HelpMeFind Roses, Clematis and Peonies
Roses, Clematis and Peonies
and everything gardening related.
DescriptionPhotosLineageAwardsReferencesMember RatingsMember CommentsMember JournalsCuttingsGardensBuy From 
'Mrs. B.R. Cant' rose Reviews & Comments
Discussion id : 87-191
most recent 10 AUG 15 HIDE POSTS
Initial post 8 AUG 15 byscvirginia
In 'Popular Garden Flowers' by Walter P. Wright, 1911, p.318
'Fragrant Roses'
The following charming Tea Roses might be added to the list of sweet sorts:
Mrs. B. R. Cant, rose [color].
Reply #1 of 3 posted 9 AUG 15 byPatricia Routley
Do you know anything more about the publication Virginia? K. L. Stock doesn't list it, but he does list Roses and Rose Gardens published in 1911. I note the 1933 edition of this 1911 book, published by George Allen & Unwin, UK is listed in Stock as ('Popular Edn.)
Reply #2 of 3 posted 9 AUG 15 byscvirginia
Here's a link from Google Books:

I hope this helps,
Reply #3 of 3 posted 10 AUG 15 byPatricia Routley
It did. Thank you. Ref added.
Discussion id : 87-193
most recent 9 AUG 15 HIDE POSTS
Initial post 9 AUG 15 byscvirginia
From 'Traité pratique d'horticulture pour le nord de l'Afrique' by Lucien Guillochon, 1925, p.415

Mistress B. R. Cant Fleur rose foncé, pétales intérieurs argentés avec onglet brunâtre, grande, pleine, odorante; arbuste vigoureux, florifère.

Translation: Mrs. B. R. Cant Large, full, fragrant, deep pink flower, silver inner petals with a brownish tinge to base; vigorous shrub is floriferous.
Reply #1 of 2 posted 9 AUG 15 byPatricia Routley
Added. By the page number, I have presumed that was a book, and not a journal.
Reply #2 of 2 posted 9 AUG 15 byscvirginia
Yes, I think it is a book. I didn't see any indications of it being a serial publication.

Discussion id : 38-739
most recent 21 JUL 15 SHOW ALL
Initial post 19 AUG 09 byCarlene
My Mrs. B.R. Cant has grown to over 10 ft. tall by 10 ft. wide also. When I planted it, the spot seemed large enough. Now - whenever my family mows the yard they get stuck with 1/2 inch thorns that rip their clothes and hurt like the dickens! I was impressed by the picture of Devoniensis (posted by Jeri & Clay Jennings) that apparently had been pruned into a tree. Today I finished pruning Mrs. B.R. Cant into a 10 ft. tall, 2-trunk tree. I'll keep you posted on what develops. It is very pretty - the blossoms hang down - just lovely.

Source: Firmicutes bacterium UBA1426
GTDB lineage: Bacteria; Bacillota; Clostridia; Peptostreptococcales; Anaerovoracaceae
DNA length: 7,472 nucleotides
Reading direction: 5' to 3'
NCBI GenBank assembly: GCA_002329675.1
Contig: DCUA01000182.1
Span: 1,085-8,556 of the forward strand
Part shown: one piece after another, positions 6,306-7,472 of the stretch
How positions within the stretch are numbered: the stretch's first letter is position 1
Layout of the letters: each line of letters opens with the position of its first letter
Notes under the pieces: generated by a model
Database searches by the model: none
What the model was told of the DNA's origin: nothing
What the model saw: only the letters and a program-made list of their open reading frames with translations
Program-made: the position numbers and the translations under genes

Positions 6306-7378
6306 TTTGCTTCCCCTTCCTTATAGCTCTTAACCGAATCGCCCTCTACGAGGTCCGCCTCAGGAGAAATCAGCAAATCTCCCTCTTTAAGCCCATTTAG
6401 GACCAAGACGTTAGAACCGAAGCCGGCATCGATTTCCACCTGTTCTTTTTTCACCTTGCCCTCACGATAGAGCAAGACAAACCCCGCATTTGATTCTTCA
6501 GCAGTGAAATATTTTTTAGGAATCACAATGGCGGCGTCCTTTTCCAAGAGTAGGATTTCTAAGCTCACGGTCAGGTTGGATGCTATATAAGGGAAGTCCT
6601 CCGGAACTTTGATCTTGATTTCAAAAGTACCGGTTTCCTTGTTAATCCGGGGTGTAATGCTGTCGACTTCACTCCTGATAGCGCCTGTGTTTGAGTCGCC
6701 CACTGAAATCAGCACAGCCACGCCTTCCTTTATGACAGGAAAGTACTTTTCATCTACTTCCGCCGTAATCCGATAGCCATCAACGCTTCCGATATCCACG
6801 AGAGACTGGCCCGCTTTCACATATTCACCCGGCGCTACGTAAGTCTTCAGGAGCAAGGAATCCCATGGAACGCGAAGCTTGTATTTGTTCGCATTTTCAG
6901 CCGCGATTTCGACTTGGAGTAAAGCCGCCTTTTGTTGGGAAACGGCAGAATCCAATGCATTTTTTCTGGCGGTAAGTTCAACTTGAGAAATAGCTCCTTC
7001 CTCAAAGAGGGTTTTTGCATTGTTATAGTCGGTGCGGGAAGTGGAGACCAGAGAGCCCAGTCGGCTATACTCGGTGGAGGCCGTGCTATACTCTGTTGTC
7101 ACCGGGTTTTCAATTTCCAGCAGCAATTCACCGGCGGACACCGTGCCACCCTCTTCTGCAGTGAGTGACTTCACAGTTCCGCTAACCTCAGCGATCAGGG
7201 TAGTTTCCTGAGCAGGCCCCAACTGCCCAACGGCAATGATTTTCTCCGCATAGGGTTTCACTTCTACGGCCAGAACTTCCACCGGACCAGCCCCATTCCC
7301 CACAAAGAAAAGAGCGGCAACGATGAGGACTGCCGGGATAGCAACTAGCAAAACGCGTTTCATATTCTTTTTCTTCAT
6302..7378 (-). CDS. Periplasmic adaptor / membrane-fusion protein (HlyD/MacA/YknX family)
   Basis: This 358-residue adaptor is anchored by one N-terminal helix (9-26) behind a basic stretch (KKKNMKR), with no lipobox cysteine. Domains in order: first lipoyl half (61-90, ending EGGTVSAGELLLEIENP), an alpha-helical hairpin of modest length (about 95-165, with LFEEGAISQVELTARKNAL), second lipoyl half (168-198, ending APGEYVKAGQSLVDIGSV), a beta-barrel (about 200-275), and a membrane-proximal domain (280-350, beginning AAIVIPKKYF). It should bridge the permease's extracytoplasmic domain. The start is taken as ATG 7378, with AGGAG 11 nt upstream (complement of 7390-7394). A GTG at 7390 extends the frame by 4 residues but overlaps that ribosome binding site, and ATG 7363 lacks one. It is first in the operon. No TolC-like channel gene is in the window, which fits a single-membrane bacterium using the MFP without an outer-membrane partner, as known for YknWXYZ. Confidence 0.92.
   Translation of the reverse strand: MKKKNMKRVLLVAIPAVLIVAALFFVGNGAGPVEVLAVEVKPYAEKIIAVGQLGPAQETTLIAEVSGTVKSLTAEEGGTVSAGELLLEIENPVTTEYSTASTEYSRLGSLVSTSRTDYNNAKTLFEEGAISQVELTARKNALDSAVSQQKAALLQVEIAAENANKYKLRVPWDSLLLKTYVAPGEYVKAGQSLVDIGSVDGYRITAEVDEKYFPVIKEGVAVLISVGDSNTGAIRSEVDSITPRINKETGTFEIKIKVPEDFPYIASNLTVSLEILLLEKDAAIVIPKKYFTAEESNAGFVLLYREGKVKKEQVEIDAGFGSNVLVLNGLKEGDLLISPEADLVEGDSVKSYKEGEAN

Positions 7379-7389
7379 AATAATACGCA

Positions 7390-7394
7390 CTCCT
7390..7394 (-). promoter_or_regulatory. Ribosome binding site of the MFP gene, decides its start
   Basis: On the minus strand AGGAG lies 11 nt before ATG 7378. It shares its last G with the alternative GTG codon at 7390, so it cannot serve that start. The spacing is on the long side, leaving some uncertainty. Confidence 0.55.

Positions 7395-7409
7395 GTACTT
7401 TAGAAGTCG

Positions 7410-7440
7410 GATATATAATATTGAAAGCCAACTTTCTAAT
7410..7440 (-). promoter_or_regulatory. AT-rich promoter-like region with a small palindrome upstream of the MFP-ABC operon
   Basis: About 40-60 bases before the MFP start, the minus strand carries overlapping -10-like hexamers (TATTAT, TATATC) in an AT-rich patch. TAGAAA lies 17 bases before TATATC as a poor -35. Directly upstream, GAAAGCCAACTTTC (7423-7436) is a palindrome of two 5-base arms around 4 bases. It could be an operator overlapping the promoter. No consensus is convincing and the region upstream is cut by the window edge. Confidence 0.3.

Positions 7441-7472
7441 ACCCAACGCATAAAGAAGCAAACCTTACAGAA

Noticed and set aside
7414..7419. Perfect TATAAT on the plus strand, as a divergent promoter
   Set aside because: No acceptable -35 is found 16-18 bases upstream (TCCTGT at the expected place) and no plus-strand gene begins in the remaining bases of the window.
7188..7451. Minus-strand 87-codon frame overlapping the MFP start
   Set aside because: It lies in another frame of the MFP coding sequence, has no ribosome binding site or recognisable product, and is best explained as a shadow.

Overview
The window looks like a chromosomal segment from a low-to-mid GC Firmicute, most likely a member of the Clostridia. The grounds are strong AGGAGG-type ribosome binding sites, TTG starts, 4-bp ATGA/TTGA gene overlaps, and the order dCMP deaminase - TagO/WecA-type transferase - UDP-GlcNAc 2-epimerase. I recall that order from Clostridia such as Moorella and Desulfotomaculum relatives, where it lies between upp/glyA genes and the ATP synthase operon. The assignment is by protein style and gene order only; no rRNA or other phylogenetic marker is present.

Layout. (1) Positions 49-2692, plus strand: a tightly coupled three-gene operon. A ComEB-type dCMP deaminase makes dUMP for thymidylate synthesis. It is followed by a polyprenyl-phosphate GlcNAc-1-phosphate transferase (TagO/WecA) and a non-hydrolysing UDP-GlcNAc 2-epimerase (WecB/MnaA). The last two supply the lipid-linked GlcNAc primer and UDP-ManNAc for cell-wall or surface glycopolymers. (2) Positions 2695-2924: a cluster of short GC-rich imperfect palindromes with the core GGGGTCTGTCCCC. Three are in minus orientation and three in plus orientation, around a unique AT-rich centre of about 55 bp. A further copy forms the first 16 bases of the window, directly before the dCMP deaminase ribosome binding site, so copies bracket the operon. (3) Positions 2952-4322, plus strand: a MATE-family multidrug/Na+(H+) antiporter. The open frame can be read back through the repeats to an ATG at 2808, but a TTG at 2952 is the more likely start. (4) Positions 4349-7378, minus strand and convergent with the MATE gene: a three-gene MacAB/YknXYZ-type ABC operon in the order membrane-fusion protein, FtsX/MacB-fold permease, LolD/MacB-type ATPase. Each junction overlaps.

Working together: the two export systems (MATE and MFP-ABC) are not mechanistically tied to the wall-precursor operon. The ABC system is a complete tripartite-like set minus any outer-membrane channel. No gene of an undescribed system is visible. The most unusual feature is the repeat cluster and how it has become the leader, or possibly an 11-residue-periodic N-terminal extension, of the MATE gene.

Reply #1 of 1 posted 21 JUL 15 byboopie
Do you have a picture of this bush now that it has been many years since pruning it?
Discussion id : 79-126
most recent 23 JUN 14 HIDE POSTS
Initial post 23 JUN 14 byHamanasu
This variety is not sold in the UK, but I can find it in a few of the Italian online catalogues. The one at Mottisfont smelt wonderfully of apples and did not look quite as full of petals as those in the Italian nurseries catalogues, though the colour was a good match, from memory. Does anyone growing this rose know if the clone grown at Mottisfont is the same as the clones sold from the Italian specialist nurseries? Also, how does this rose behave in wet weather? Does it ball hopelessly? The pics I have seen look so full of petals they make me think performance would not be good in England, but the blooms at Mottisfont had opened fine... Thank you to anyone who might be able to contribute.
Reply #1 of 2 posted 23 JUN 14 byPatricia Routley
I can't help you with the perfume - or with your Mottisfont-Italy question.

In our wettish winter climate (we've just had 80mls or over three inches of rain between June 13-22 - I forgot to read the rain gauge there for a while) the few blooms of 'Mrs. B. R. Cant' are opening well. but they seem smaller than summer blooms. I do have one mouldy mummy on the bush, but I am sure this is an exception.
Reply #2 of 2 posted 23 JUN 14 byHamanasu
Thank you so much for the reply. I see quite a lot of petals in the pictures of the blooms you posted - if the buds opened fine in wet weather, this is encouraging.
© 2017